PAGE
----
Before any musicologists get the wrong idea, I’m pretty sure Purcell was never involved in a 24-hour opera.
I’m here talking about the Purcell School of Music in Bushey, near Watford in the UK.
Just before 7.00pm last Friday evening, the 26th April, around 20 pupils gathered in Miss Cox’s office and began a countdown to the hour. On the stroke of 7.00pm, the prolonged creative burst began…
With about 40 people involved in total, their mission, which they had all enthusiastically chosen to accept, was to conceive of and create an opera in the space of 24 hours, and perform it at 7.00pm the following evening.
I am witness to the fact that they completed this outstanding mission, and that everyone who saw it unanimously agreed it was great success.
I’m still piecing together the process that supported the creativity, but the general outline is simple.
7.00pm on Friday:
Compose the score (throughout the night) and complete the set design. Complete this by…
Find the costumes and props; work out stage directions; plan the lighting; build the set; learn the music; rehearse; design, write and print the program; and plan front-of-house activities. Complete this by…
The experience for the kids taking part in this must have been phenomenal. Obviously it was enormous fun and hugely exciting (and inevitably frustrating at times). But to be part of the creation of something which many minds would dismiss as impossible or impractical must leave a life-long impression and engender – or more likely for these kids, strengthen – a “can-do” attitude.
These children are trained to practice their performances to get them as close as possible to perfection. In this case, though, the priorities were turned on their head: do the very best you can within an impossibly tight deadline.
When there’s no time for a creative block, you don’t get a creative block. When you don’t have enough time to learn the score – you do it anyway. When 5 minutes before curtain-up you realise the lighting controller can’t see the stage, you improvise (phone text message communication). And doubtless there were hundreds of other examples.
Finding that sweet-spot between “careful planning leads to success” and “just do it!” seems to be a lifelong search – for me, anyway. But everyone involved in this project now has a visceral understanding of the creative power of “just do it!”
To not quote Goethe (this is wrongly attributed to him):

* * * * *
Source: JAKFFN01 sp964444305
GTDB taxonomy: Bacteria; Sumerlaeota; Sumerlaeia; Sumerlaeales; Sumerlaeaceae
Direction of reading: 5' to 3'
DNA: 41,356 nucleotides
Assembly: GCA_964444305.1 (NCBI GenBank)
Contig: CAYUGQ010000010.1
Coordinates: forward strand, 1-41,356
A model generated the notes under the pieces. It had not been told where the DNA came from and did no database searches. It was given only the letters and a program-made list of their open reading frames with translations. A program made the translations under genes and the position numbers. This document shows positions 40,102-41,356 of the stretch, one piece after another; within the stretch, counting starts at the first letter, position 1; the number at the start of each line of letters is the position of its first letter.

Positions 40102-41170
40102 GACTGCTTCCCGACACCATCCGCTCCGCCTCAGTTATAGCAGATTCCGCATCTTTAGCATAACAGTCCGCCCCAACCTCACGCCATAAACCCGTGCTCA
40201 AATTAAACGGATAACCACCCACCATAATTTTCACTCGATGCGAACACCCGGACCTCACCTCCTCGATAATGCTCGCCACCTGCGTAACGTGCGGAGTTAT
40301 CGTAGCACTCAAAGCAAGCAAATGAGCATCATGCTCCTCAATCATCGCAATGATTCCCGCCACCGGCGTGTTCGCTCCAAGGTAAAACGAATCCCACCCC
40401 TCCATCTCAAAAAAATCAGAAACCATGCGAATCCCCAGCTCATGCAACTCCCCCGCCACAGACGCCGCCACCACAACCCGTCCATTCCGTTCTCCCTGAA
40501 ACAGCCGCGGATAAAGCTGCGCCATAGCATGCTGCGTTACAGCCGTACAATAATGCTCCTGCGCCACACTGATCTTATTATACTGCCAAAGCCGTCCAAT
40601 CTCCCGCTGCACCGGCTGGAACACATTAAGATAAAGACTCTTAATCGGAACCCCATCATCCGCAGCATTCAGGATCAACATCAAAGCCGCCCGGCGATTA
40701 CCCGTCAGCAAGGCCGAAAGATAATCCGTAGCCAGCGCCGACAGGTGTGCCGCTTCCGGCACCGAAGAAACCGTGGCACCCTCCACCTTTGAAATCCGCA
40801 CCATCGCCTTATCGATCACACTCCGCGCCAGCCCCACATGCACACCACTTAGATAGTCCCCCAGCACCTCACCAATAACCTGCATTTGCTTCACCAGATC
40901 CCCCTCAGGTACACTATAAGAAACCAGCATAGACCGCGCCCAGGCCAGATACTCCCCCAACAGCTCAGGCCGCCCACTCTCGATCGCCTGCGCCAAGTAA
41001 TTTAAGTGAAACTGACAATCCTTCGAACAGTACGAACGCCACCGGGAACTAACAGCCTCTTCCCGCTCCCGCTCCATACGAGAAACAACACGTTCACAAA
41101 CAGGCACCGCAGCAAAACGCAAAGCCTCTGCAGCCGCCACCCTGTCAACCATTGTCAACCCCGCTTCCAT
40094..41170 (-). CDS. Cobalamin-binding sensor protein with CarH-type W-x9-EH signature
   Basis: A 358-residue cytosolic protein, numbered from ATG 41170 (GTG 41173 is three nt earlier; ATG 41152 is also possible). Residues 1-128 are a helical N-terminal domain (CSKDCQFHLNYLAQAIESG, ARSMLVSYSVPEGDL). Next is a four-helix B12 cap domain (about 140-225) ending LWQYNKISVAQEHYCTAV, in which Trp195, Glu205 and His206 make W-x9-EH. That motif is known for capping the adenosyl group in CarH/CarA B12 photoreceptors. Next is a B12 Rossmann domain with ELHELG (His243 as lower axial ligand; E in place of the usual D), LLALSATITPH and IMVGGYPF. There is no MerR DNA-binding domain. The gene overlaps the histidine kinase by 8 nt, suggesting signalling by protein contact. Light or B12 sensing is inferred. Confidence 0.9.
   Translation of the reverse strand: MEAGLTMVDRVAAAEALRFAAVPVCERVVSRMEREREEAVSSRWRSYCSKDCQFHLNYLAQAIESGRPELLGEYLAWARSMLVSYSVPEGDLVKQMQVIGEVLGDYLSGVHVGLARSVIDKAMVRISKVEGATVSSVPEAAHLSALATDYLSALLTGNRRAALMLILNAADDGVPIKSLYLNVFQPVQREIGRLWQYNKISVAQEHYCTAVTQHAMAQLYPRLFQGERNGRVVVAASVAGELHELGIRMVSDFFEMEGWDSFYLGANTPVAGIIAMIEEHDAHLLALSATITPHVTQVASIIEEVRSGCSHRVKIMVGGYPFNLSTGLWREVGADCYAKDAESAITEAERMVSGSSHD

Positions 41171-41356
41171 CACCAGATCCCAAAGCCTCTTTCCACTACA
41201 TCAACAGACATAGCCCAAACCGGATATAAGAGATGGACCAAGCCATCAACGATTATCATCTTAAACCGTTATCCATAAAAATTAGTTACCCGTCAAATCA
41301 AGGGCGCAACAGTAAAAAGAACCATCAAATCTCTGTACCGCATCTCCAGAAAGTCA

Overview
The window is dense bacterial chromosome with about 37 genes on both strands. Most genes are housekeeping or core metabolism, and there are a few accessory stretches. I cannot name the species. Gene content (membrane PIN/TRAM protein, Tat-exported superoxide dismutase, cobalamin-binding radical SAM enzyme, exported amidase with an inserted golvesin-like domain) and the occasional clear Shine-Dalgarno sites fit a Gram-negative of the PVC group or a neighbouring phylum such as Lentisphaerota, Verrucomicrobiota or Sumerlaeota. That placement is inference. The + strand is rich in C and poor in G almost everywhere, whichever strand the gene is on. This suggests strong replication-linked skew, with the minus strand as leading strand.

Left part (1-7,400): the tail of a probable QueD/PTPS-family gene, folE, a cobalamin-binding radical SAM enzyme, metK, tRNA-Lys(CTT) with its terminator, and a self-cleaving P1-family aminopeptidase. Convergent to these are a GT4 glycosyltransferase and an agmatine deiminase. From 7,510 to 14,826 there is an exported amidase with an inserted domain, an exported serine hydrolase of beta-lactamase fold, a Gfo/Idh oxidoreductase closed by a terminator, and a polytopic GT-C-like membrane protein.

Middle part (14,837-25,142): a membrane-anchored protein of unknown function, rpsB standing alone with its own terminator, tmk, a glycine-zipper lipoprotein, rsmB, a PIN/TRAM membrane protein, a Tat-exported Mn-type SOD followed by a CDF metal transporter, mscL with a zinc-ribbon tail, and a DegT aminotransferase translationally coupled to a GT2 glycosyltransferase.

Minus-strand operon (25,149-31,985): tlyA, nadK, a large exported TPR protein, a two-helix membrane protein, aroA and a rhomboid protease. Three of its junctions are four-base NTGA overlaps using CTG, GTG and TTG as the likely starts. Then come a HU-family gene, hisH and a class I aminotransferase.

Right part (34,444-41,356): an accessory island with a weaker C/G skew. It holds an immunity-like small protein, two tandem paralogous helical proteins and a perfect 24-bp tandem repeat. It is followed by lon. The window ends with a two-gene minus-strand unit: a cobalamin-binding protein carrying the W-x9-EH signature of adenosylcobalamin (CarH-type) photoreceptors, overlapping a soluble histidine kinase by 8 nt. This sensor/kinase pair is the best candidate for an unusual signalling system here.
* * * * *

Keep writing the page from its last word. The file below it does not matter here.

“Whatever you can do or dream you can, begin it. Boldness has genius, power and magic in it.”
9 replies on “Deadines, Creativity and Purcell’s 24-Hour Opera”
When someone have interest and passion for what they are doing everything is possible.
A refreshing antidote to the debilitating curse of procrastination. The energy on stage must have been a joy.
Yep, having a natural talent for procrastination and wanting to make it really, really good, I appreciate all efforts to retrain my mind. Getting there … slowly …
I was a musicology major in college MANY years ago and then became a songwriter. During rehearsals for a musical using my music and lyrics performed in Los Angeles, our choreographer (who worked with Carol Lawrence and Shirley MacLaine among others) requested a song be added the next day. That demand gave me a burst of creativity and I came up with a song that blew my mind (since I love my own songs 🙂 and made everyone else very happy. So I can relate in this regard. Glad the kids had such a good time!
A great example, Linda. That’s a side of you I never knew about!
What an amazing experiment. Just how old were these kids! Having faced a few tight deadlines in my time I know the rush you get when you achieve your goal. I cannot write music or lyrics though I do play piano (mostly Beethoven) when I can justify some time off work. (I lose hours if I’m not careful.)
A truly fantastic way to teach these kids that anything can be achieved if you really want it to happen, and are prepared to put in the work.
Brilliant effort, Jemima.
Alex – as you say, it’s these one off events that we then carry in our minds and reflect back on into our old age. Now, I wonder what it would take to allow/make life so that it was just a succession of such inspiring events without the humdrum in between?
BTW – Nice to see another blog from you – more please and far more frequent!
I think we need *some* periods of humdrum to recover from the intensity of such events. But you’re right in that for most of us the “recovery” period is about 1,000 times longer than it needs to be!
Yes – I know… I’ll try and up the frequency of posts!
But you may regret the encouragement when I start posting my breakfast menu – along with pictures of porridge.
Regarding more Blog posts and Breakfast if it gets us all to undertake the 5/2 diet and lose weight then that might be considered a success always round!!